But, as I mentioned earlier, conservatives are notorious for being loners and that propensity does not lend itself well to outreach, something liberals do quite well. That is what the CLC was determined to change and hopes to continue to change with annual gatherings from this point forward (CLC 2008 will likely be in Las Vegas, but no firm plans are ready to be announced as of now.)

As CPAC has done with the east, the CLC wants to do for the west, and this effort is not nearly as stale as CPAC.

The CLC was a place to press flesh, speak about ideas, hear messages of how to become active, even have a drink with friends old and new. And, since it isn’t sponsored by any particular political party, the CLC was under no obligation to toe any particular line. This conference was beholden to no one. This allowed a wide breadth of conservative discussion to take place and made it ideal for activism.

The Conference was sponsored by Citizen’s Outreach with front man Chuck Muth in the lead doing a fantastic job planning, organizing, and emceeing the conference. The old trope that anything that can go wrong will go wrong was destined to be demolished by the smooth operations of this wide-ranging conference. So, Kudos to Chuck for all his hard work.

Grover Norquist of Americans for Tax Reform also had a large hand in the ground work and support for the week’s activities and the conference could not have occurred without him.

The list of speakers was deep and interesting with some very big names in today’s conservative movement and the new media in attendance and discussion panels ranged throughout the three-day conference.

This was an important gathering of the best and brightest of the conservative movement and it can do nothing but improve for next year. If you want to advance the conservative cause, CLC 2008 better be on your list of things to do.

List of Speakers (in order of appearance):
Geno Martini, Mayor of Sparks, Nevada
Mike Collins, GOPAC
Mark Soohoo, GOPAC
Adam Graham
Joe Giordano, TCB Consulting
Jim Bieber, Bieber Communications
Ken Marrero, Blue Colar Muse blog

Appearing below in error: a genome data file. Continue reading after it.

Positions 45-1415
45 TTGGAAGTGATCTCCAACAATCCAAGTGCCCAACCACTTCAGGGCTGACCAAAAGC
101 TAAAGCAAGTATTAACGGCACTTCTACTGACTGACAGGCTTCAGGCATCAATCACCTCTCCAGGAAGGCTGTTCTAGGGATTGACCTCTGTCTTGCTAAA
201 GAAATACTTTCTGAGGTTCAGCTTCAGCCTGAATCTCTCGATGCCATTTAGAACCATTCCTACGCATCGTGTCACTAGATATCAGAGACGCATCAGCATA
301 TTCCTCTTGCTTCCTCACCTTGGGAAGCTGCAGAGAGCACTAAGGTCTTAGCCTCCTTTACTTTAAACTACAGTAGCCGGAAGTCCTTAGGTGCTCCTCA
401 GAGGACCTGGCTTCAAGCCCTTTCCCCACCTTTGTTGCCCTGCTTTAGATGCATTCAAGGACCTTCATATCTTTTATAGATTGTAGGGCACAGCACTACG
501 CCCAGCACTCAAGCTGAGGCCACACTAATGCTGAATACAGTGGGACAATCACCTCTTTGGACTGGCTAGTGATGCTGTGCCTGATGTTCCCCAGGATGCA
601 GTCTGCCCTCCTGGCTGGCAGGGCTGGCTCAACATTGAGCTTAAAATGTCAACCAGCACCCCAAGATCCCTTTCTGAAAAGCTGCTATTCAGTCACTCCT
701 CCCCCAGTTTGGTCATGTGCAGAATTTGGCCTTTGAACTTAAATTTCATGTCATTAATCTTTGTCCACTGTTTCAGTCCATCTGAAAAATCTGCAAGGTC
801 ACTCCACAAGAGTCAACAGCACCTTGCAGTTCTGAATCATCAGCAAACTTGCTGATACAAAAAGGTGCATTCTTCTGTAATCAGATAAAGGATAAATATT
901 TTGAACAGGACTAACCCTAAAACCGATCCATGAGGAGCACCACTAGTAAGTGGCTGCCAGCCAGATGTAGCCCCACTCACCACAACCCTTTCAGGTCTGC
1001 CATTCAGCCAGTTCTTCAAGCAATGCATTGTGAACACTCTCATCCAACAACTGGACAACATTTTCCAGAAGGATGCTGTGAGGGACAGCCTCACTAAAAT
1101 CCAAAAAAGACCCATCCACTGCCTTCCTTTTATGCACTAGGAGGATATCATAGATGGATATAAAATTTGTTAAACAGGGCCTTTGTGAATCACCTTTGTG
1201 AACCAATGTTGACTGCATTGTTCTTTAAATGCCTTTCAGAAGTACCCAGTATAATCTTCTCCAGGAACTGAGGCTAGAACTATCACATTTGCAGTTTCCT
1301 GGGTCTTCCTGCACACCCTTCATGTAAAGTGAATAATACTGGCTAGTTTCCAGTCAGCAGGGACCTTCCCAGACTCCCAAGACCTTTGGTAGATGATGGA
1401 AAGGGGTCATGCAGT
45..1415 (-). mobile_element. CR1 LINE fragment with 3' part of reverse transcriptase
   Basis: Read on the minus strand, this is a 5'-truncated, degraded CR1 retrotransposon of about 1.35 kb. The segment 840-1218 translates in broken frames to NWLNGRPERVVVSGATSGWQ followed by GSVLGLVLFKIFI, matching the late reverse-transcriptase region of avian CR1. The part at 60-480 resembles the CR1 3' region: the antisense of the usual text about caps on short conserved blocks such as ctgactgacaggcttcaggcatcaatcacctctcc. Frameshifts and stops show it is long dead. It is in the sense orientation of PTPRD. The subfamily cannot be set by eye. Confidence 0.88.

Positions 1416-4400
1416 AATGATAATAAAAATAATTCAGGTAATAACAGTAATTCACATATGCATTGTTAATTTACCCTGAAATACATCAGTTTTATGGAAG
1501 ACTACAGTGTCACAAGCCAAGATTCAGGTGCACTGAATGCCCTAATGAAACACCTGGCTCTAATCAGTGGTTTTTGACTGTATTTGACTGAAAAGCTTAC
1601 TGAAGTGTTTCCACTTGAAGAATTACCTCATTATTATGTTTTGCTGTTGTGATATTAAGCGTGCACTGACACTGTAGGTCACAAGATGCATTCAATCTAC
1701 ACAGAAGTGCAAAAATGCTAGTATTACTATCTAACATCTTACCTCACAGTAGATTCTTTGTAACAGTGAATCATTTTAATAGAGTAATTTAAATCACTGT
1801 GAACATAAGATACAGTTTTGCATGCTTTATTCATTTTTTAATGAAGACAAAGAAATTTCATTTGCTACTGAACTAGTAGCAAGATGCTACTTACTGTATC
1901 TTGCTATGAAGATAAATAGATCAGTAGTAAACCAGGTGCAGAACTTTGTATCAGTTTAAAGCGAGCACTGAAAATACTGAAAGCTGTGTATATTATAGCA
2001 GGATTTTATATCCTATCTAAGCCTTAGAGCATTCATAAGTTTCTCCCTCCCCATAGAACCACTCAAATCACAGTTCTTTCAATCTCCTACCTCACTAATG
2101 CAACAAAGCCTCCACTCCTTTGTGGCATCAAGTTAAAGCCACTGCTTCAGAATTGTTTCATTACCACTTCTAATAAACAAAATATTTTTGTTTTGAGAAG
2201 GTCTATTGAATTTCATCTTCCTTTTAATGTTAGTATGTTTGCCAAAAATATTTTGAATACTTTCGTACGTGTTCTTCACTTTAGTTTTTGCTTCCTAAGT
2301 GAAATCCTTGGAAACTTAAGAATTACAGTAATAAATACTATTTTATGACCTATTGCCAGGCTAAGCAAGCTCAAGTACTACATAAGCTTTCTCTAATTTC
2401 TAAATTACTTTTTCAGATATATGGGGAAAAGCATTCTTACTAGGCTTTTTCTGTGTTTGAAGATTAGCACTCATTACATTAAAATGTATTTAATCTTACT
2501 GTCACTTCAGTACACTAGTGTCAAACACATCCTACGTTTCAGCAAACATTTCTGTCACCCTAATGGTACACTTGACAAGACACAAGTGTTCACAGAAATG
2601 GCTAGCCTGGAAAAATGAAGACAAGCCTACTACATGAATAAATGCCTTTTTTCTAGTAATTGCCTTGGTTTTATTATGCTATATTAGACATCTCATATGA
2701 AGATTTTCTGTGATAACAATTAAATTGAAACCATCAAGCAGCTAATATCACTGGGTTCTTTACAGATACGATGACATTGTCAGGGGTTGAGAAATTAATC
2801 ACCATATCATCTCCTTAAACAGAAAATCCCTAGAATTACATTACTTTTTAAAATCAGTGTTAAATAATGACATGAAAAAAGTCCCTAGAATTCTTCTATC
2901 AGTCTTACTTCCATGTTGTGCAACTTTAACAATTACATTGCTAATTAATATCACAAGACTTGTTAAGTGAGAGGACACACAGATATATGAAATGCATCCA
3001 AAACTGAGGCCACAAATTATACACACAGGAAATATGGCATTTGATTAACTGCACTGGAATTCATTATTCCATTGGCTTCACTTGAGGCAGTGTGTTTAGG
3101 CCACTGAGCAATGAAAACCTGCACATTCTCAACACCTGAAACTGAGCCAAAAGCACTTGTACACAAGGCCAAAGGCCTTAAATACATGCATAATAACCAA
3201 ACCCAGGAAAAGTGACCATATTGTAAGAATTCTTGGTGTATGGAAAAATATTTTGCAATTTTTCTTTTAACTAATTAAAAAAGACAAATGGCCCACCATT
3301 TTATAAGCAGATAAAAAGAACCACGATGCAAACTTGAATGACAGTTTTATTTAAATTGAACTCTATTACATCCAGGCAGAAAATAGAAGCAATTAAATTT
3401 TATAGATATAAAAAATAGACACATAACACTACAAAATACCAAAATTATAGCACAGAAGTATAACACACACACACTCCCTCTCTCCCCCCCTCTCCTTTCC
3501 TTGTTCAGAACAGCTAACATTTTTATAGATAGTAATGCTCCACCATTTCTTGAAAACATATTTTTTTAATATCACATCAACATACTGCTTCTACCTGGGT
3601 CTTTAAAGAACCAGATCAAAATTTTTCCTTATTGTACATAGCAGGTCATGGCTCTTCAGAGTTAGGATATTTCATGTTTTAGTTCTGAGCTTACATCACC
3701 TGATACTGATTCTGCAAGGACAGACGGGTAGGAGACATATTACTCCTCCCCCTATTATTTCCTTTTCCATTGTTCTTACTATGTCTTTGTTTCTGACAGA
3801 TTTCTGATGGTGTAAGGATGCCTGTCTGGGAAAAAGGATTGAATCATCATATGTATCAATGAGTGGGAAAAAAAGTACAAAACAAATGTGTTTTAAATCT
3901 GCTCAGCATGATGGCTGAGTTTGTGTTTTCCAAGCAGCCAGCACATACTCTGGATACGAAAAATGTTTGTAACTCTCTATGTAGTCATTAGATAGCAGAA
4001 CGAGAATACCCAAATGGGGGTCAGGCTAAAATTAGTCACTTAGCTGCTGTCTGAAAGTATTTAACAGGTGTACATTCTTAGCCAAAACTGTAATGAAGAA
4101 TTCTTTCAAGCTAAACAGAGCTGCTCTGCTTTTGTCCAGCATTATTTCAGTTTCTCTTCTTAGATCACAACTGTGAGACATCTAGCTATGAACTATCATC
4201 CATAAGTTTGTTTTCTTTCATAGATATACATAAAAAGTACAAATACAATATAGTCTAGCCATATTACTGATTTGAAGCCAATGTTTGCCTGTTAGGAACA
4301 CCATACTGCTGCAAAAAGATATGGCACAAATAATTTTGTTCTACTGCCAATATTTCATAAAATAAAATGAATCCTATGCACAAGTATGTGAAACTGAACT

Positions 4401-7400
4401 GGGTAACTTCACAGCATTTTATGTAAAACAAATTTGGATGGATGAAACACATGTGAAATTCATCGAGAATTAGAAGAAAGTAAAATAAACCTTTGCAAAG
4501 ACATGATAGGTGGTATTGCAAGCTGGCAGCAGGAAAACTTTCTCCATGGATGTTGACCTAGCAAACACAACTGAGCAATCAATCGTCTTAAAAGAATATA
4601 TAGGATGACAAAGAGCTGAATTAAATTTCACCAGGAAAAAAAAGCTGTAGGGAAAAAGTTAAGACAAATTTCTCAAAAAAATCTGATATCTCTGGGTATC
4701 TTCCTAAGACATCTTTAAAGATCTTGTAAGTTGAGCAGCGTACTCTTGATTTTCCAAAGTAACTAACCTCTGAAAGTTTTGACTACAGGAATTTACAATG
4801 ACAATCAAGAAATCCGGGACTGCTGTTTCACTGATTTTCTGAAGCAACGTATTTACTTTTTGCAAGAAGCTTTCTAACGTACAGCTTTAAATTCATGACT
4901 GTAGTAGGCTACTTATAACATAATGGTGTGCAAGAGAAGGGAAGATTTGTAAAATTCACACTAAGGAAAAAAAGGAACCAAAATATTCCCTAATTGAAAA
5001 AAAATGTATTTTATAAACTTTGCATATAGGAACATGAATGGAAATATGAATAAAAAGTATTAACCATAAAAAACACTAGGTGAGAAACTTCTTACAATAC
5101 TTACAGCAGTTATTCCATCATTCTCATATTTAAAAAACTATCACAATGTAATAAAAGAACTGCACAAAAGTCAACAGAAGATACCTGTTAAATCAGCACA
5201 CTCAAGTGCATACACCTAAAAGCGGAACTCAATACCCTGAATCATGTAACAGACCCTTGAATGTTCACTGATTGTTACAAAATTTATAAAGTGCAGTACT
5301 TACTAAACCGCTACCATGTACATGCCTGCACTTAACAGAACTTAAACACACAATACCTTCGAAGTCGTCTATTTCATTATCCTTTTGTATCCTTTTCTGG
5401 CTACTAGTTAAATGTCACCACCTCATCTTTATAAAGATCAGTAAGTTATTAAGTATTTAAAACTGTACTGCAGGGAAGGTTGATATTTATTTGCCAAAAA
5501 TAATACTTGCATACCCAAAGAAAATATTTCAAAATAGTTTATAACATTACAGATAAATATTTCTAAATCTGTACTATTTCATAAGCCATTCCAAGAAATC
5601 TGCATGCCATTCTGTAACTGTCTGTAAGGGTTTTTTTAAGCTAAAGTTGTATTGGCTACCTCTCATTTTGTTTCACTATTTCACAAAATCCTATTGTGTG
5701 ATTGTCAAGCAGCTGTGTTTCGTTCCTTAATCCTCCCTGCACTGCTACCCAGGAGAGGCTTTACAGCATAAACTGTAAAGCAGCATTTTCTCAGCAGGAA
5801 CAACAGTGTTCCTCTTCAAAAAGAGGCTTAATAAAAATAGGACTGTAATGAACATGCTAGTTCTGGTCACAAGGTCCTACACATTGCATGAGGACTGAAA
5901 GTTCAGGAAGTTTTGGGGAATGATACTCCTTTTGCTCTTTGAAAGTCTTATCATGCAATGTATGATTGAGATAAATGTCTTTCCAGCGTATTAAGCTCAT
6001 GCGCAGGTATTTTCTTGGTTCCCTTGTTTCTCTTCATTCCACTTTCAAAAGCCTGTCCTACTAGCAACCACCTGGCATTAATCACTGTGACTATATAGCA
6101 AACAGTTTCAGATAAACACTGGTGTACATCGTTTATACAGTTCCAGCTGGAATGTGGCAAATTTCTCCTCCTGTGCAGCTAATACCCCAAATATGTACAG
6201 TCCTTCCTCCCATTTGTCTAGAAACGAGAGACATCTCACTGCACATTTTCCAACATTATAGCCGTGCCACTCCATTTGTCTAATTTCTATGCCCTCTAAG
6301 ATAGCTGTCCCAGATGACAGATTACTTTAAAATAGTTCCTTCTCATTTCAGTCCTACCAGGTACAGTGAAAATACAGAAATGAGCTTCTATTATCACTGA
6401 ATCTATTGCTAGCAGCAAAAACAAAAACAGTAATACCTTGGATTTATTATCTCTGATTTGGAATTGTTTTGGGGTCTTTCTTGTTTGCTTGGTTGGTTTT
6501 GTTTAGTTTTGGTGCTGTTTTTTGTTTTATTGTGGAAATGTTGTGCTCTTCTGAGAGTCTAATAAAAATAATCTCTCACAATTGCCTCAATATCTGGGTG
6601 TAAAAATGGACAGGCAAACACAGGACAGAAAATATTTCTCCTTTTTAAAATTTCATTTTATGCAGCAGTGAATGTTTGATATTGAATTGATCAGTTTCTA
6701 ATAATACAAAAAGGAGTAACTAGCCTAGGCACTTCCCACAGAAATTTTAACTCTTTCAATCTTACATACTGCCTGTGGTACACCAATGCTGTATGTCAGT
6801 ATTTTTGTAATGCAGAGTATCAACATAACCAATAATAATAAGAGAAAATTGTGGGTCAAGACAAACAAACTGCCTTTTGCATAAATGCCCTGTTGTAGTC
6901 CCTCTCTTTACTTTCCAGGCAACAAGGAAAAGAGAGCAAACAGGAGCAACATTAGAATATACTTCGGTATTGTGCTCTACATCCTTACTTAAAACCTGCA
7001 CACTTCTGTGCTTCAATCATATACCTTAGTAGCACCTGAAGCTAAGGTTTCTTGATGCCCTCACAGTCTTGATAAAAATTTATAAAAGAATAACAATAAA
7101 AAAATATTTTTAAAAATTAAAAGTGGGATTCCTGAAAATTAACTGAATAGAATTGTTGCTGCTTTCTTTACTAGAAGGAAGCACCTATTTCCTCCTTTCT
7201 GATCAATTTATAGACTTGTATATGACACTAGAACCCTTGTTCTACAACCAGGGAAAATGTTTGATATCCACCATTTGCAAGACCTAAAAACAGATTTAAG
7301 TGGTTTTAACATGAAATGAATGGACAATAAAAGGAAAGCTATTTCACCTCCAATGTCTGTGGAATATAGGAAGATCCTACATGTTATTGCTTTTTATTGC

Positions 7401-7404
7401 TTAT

Glen Caroline, National Rifle Association
Charles Bell, Republican National Lawyers Association
Warner Todd Huston, Publius’ Forum blog
Jerry Dorchuck, Global Telesystems
Former Congressman and GOP majority leader Dick Armey, Freedom Works
Richard Viguerie
Steven Greenhut, Orange County Register
Mitt Romney, former Gov. of Mass and GOP candidate for president
Rick Berman, Center for Union Facts
Adrian Cronauer, DOD (of “Good Morning Vietnam” fame)
Ambassador Alan Keyes, GOP candidate for president
Grover Norquist, Americans for Tax Reform
Representative Duncan Hunter of California, GOP candidate for president
Wayne Allyn Root, Libertarian candidate for president
Representative John Shadegg of Arizona
Bill Redpath, National Chairman of the Libertarian Party
Bob Barr, Libertarian Party
J. D. Hayworth, Citizens United
David Keene, American Conservatives Unions
Former Senator Paul Laxalt (via video)
Governor Mark Sanford of South Carolina

Panels included:
The Rise of Blogs and Blog Talk Radio
Criminalizing Citizen Activism
Affirmative Action/Minority Outreach
Conservatives and the New Media
Fixing Education in America
Government and the Internet
Handicapping the 2008 Race for the White House
The Unfairness of the Fairness Doctrine
Issues ’08: What Wins and What Loses
Politics and Immigration Reform
Warner Todd Huston’s thoughtful commentary, sometimes irreverent often historically based, is featured on many websites such as,, men’ and among many, many others. Additionally, he has been a guest on several radio programs to discuss his opinion editorials and current events. He has also written for several history magazines and appears in the new book “Americans on Politics, Policy and Pop Culture” which can be purchased on He is also the owner and operator of Feel free to contact him with any comments or questions : EMAIL Warner Todd Huston

Copyright Publius Forum 2001